The new locally funded lights in Oban’s often spoken about Black Lynn added much colour to the town.

Celtic had just gone 2-0 ahead when a pair of fresh-faced young women with vibrant hair exploded into the bar, their voices loud enough to require two speech bubbles.  One of the girls, whose hair was the colour of a walnut tree, questioned why everyone was looking beyond her and up at the TV, and seemed irritated that there wasn’t more attention on her.  She was on her first night out since giving birth to her daughter five months earlier, and she went on to confess that she enjoys receiving attention.  Under the bar light, I could tell that her nails had recently been manicured.  They were a bold purple, while the ring finger on each hand was evergreen, and they stood out more than anything else.  I asked her if the nails were gel, and she shrieked with excitement, which I took as an indication that they were.

Her gaze took on a wide-eyed hysteria as she provided me with all the details of her new nails, her giddy speech was like fairground dodgems, going round and round until the words eventually collided into one another, so difficult was it for her to keep up with her frenzied thoughts.  I was told that women enjoy nothing better than when someone comments on their nails, and she went on to give me her best tip.  With the ring finger of her right hand extended, the green nail gleaming under the spotlight of my attention, she told me that unlike the others, this was a shellac nail.  “A woman would be so impressed if you noticed her nails and could say, “they’re shellac, bitch!”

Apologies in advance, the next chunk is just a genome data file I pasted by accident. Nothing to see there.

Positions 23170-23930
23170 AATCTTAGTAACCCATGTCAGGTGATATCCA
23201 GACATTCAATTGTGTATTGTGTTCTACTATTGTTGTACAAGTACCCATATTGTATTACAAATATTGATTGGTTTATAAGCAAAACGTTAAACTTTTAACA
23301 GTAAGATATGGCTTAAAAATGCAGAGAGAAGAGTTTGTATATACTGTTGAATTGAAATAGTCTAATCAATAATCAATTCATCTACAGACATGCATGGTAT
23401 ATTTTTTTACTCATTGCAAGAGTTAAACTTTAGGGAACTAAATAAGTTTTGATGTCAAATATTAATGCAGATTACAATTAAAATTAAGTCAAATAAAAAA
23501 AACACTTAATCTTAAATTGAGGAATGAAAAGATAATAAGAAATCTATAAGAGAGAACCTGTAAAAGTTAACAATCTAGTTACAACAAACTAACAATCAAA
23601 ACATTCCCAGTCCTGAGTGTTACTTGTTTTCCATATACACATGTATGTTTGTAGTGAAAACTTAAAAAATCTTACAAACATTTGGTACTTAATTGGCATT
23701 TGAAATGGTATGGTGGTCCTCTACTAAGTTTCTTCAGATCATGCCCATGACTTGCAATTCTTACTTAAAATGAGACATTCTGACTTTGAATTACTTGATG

She repeated the line more than once.  “Just tell her…they’re shellac, bitch!”

“But won’t they be upset that I’ve called them a bitch?”  I interjected, knowing that although my understanding of the opposite sex was on a par with my understanding of overnight oats, women generally didn’t enjoy name-calling.

“Well, yeah, to begin with.  But she’ll get over it, and she’ll remember that you noticed her nails.”